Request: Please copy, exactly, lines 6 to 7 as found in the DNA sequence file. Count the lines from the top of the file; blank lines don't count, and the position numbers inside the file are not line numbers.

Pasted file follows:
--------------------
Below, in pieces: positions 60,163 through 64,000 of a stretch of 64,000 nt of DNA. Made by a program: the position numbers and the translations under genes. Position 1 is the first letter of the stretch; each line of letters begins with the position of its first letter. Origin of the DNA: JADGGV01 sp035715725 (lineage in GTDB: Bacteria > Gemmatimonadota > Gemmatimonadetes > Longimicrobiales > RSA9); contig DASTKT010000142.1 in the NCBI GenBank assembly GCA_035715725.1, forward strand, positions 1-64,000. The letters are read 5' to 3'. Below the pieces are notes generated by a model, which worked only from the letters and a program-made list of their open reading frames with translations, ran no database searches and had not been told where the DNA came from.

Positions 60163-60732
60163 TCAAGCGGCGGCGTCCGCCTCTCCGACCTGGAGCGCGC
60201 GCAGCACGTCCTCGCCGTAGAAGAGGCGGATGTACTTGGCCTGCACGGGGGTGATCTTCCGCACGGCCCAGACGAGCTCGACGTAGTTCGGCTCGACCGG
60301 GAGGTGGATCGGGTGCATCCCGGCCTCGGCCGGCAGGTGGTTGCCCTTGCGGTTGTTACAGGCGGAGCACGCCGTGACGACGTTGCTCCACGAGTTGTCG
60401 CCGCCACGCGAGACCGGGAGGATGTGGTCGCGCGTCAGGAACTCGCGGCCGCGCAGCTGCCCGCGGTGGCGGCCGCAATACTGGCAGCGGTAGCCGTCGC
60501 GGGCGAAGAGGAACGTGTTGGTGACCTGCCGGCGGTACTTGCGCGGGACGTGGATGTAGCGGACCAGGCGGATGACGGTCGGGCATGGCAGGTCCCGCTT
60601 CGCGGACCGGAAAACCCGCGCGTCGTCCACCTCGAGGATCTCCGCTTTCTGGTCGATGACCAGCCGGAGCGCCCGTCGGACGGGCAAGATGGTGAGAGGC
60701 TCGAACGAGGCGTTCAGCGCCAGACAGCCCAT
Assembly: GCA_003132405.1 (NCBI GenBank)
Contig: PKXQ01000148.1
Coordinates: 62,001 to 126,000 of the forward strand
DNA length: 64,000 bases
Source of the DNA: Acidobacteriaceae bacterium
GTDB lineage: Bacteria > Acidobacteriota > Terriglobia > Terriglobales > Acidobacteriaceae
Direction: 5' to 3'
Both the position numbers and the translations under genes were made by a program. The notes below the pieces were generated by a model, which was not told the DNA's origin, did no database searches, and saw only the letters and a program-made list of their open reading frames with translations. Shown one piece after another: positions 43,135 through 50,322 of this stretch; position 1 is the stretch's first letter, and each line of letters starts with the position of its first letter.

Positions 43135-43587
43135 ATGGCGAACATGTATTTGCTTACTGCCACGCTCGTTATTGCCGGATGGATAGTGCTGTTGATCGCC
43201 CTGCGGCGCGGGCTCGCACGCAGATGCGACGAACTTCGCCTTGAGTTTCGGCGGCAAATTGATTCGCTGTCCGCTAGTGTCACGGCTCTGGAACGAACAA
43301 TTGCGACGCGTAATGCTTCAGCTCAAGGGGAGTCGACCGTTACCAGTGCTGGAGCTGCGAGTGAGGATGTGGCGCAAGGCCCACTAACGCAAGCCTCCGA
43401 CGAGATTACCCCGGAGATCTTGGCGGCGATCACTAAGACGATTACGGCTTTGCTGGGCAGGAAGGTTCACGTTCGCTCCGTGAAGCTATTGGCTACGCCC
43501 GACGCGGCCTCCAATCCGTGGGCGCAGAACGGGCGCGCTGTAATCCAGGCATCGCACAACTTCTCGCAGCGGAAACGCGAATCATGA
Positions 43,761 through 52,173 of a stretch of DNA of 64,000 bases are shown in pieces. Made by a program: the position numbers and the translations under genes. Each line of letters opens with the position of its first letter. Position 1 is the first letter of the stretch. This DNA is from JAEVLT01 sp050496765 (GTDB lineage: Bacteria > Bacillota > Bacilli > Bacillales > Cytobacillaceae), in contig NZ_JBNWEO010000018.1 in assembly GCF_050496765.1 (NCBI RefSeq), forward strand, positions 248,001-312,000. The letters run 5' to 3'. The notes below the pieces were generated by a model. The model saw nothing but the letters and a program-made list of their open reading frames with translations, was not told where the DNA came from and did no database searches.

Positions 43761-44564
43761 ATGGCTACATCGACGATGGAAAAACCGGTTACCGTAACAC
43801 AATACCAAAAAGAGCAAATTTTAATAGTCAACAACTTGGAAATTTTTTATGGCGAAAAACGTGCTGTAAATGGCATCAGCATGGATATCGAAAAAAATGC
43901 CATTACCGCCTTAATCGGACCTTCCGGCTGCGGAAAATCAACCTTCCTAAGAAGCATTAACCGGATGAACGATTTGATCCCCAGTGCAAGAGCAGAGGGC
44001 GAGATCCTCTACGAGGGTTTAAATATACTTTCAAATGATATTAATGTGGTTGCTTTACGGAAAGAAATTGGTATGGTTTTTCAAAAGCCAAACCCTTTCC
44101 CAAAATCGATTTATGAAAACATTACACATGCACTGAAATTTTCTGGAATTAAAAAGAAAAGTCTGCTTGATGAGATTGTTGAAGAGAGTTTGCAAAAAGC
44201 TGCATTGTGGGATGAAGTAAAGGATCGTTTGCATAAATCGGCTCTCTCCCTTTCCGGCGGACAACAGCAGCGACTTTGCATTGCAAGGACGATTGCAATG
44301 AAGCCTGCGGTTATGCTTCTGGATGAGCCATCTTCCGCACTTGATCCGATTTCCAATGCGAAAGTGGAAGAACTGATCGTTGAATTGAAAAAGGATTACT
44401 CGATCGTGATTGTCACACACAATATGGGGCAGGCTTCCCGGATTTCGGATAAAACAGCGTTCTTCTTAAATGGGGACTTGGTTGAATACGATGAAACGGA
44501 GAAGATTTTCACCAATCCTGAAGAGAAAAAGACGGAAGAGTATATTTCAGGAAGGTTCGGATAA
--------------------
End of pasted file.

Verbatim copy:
60401 CCGCCACGCGAGACCGGGAGGATGTGGTCGCGCGTCAGGAACTCGCGGCCGCGCAGCTGCCCGCGGTGGCGGCCGCAATACTGGCAGCGGTAGCCGTCGC
60501 GGGCGAAGAGGAACGTGTTGGTGACCTGCCGGCGGTACTTGCGCGGGACGTGGATGTAGCGGACCAGGCGGATGACGGTCGGGCATGGCAGGTCCCGCTT